The Importance of Sleep
Sleep And How Important It Is For The Brain
There’s a meme that has circulated social media and although it is meant to be funny, it couldn’t be any truer. The meme has the quote, “I regret every nap I passed up as a child”. How many feel that to their core? Parents, especially new parents understand that more than anything. Sleep is overlooked in youth and often scoffed at. Who needs sleep when there’s so much to do?! Sleep is just as important to the body and mind as eating is. Think of the three-year-old toddler that has a complete melt down in the store, and the mother turning a deep shade of red and all she can say is “He missed his nap”. Not only does missing sleep affect moods, it also can affect memory and memory recall.
Hard Work Lost
A college student sits up all night studying for the big exam. They grab an hour of sleep before the exam and run to the class. Feeling confident in their studies, the slide into the seat only to realize they cannot remember one thing they studied. Why is that? Not only does a good night’s rest allow the body to heal and recharge from the day, it also allows the brain the time to form memories and process the information it was subjected to throughout the day (webmd.com). Without sleep, all the hard work of studying has now been thrown out the window to be lost on the wind.
Some may say that all that is needed is a good hot cup of coffee to wake the senses up. The caffeine in the coffee may wake the student up, but it does nothing to help with recalling memories. By not getting enough sleep, the result is impairing the persons ability to focus and essentially learn. Sleeping is imperative to make memories stick, or consolidate memories, so that they can be recalled in the future.
Scientifically, when an individual sleeps all areas of the brain are affected. From the hypothalamus being the peanut sized structure buried deep inside the brain, to the brain stem at the base of the brain, the thalamus acting as the relay center, to the pineal gland and basal forebrain. The one area of the brain that the focus on today is the cerebral cortex. This portion of the brain, which quite literally covers the brain entirely, is responsible for interpreting and processing information and turning it into memories (ninds.nih.gov). The cerebral cortex receives images, sounds, and other sensations from the thalamus allowing dreams to be formed during REM sleep. REM sleep is the Rapid Eye Movement stage that is just that, the stage where the eyes are moving quite rapidly from side to side, this is when the majority of dreams are taking place.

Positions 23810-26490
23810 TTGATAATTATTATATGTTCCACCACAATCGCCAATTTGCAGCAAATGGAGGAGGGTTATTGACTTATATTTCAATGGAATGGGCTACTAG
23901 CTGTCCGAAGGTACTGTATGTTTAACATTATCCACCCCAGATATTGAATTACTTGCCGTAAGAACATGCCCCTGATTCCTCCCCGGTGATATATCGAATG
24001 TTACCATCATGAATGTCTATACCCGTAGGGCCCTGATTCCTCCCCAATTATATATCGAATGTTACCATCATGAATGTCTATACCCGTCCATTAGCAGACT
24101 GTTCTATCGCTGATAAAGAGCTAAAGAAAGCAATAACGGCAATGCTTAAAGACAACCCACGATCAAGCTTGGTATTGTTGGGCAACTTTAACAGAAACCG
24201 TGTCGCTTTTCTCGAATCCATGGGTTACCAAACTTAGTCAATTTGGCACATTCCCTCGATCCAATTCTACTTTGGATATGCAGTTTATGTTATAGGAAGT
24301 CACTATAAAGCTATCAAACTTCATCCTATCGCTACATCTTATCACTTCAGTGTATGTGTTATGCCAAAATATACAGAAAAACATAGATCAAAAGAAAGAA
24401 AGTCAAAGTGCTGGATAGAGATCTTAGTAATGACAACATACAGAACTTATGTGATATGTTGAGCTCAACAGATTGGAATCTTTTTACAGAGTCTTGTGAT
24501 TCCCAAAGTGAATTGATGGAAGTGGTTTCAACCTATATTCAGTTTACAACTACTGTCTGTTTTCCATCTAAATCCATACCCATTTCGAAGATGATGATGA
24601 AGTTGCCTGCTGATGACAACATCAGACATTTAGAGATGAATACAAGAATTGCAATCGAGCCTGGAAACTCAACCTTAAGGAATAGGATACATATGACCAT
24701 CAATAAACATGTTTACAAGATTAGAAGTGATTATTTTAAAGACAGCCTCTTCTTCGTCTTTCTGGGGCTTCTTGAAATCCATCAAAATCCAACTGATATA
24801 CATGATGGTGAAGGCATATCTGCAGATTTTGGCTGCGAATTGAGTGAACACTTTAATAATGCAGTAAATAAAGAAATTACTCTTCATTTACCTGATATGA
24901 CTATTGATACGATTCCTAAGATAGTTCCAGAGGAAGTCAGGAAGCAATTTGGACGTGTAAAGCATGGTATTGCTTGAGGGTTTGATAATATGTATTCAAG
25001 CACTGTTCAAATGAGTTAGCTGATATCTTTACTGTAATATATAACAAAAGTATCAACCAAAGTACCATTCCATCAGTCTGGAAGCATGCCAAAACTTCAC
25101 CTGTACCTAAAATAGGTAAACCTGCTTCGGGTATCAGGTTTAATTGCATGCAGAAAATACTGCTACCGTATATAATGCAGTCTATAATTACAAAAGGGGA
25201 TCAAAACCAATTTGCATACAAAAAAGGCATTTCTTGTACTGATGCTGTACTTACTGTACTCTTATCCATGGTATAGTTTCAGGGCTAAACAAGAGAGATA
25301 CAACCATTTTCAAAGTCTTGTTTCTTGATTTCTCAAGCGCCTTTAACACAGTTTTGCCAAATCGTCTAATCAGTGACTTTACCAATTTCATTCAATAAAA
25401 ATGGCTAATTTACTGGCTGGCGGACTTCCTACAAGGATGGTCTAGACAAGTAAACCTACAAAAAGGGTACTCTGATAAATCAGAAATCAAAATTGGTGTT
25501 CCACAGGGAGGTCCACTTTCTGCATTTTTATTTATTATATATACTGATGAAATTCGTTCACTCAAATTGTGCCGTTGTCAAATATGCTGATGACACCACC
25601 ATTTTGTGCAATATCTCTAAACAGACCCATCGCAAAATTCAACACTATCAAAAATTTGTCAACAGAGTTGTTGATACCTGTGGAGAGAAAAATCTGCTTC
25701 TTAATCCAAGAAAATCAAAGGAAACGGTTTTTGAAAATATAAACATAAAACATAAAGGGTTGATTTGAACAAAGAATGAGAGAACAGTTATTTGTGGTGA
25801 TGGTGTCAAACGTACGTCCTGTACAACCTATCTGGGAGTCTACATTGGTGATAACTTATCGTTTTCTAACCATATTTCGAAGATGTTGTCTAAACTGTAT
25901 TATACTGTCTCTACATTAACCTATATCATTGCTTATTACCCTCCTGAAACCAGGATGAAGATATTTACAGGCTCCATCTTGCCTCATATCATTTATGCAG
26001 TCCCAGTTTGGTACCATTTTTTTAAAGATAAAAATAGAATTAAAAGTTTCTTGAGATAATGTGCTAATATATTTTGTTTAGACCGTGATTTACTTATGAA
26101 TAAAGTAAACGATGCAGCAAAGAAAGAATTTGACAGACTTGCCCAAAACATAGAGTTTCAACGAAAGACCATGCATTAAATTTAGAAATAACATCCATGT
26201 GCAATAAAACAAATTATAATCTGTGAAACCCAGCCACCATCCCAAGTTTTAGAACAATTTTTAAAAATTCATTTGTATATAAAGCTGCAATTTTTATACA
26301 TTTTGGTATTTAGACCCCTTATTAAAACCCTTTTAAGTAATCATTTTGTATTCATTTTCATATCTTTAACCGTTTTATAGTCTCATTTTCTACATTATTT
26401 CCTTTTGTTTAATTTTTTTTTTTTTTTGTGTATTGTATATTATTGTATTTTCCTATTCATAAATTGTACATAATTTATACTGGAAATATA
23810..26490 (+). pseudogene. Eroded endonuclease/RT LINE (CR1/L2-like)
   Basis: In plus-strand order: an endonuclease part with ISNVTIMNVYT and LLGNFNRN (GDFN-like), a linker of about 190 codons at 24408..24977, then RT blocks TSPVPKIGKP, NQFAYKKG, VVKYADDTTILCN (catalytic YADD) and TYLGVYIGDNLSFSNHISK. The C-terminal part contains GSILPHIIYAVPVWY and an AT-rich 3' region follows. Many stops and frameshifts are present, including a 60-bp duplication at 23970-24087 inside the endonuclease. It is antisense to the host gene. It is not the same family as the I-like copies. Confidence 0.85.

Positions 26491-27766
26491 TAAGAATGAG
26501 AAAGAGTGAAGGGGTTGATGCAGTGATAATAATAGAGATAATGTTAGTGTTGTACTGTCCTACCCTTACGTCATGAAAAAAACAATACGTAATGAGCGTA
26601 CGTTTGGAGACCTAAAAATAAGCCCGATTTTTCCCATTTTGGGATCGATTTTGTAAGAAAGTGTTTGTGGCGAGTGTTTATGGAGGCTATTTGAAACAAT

The sleep stage that is necessary for the brain to get the most rest and allow it to recharge and consolidate the experiences from the day into memories is in the third stage of sleep. This is the deepest sleep when muscles are relaxed and is difficult to wake from. The brain slows down, breathing slows down, and even the heart beats slow down. This sleep typically happens in the first half of the night. This is the stage that is the goal for productive memory forming. Without this deep sleep, recollection of information and memories are difficult.
Lack of sleep affects the body as well as the brain. Hypertension, Diabetes and Depression are just three of the illnesses that can slow down blood flow to the brain. When the brain isn’t getting the proper amount of blood flow, oxygen and sugar become a factor. The ability to focus can then in turn cause additional problems such as lack of productivity at work and school. Not only does the health and wellness of the brain and body become affected, but so will the health and wellness of the professional and social sides of life.
A Bedtime Routine
So how does one make sure they are getting enough sleep and what exactly is the correct amount of sleep to be sure the brain is getting the rest it needs to recharge as well as form those necessary memories? Too much sleep can be just as detrimental to the body and brain as too little. What makes it “just right”? First and foremost, a set bedtime should be established (health.harvard.edu). Create a routine leading up to that bedtime that allows the body to begin to relax. A warm bath, read a book, listen to some soft music, but avoid blue light activity such as playing on a cell phone or watching television. The light tricks the brain into believing it is still daytime and doesn’t allow it to wind down.
The average person needs about 8 hours of sleep each night, though this number changes based on age. This allows all stages of sleep to be experienced and the brain and body to recharge. Most folks develop their bedtime routines based on their work or school schedules. Days that one does not have to go to work or school, a schedule should still be in place, staying up no later than an hour past normal bedtime and sleeping no later than an hour past normal rising time. This will allow the brain to keep on schedule and not work twice as hard at recovering at night.
It is not always easy to just wind down and go to sleep at night. Activities from the day may cause stress or excitement. It might help to go for an evening walk or light exercise such yoga to encourage the body and brain to relax. Don’t try to do too strenuous of exercise as this could result in the opposite effect. If falling asleep becomes too difficult, find a quiet space to read with a dim light.
Sleep is very important for the brain to properly function, whether it is to allow the individual to focus during the day or to recall memories from the day or even months or years before. The brain needs that time to collect the information and have it ready when recall is needed. Creating a bedtime routine to be sure the appropriate amount of time to sleep is available is a great first step towards memory recollection.
Sleeping woman [ID 137788752 © Phoenix021 | Dreamstime.com]
Sleep and alarm clock [ID 139569197 © Iurii Golub | Dreamstime.com]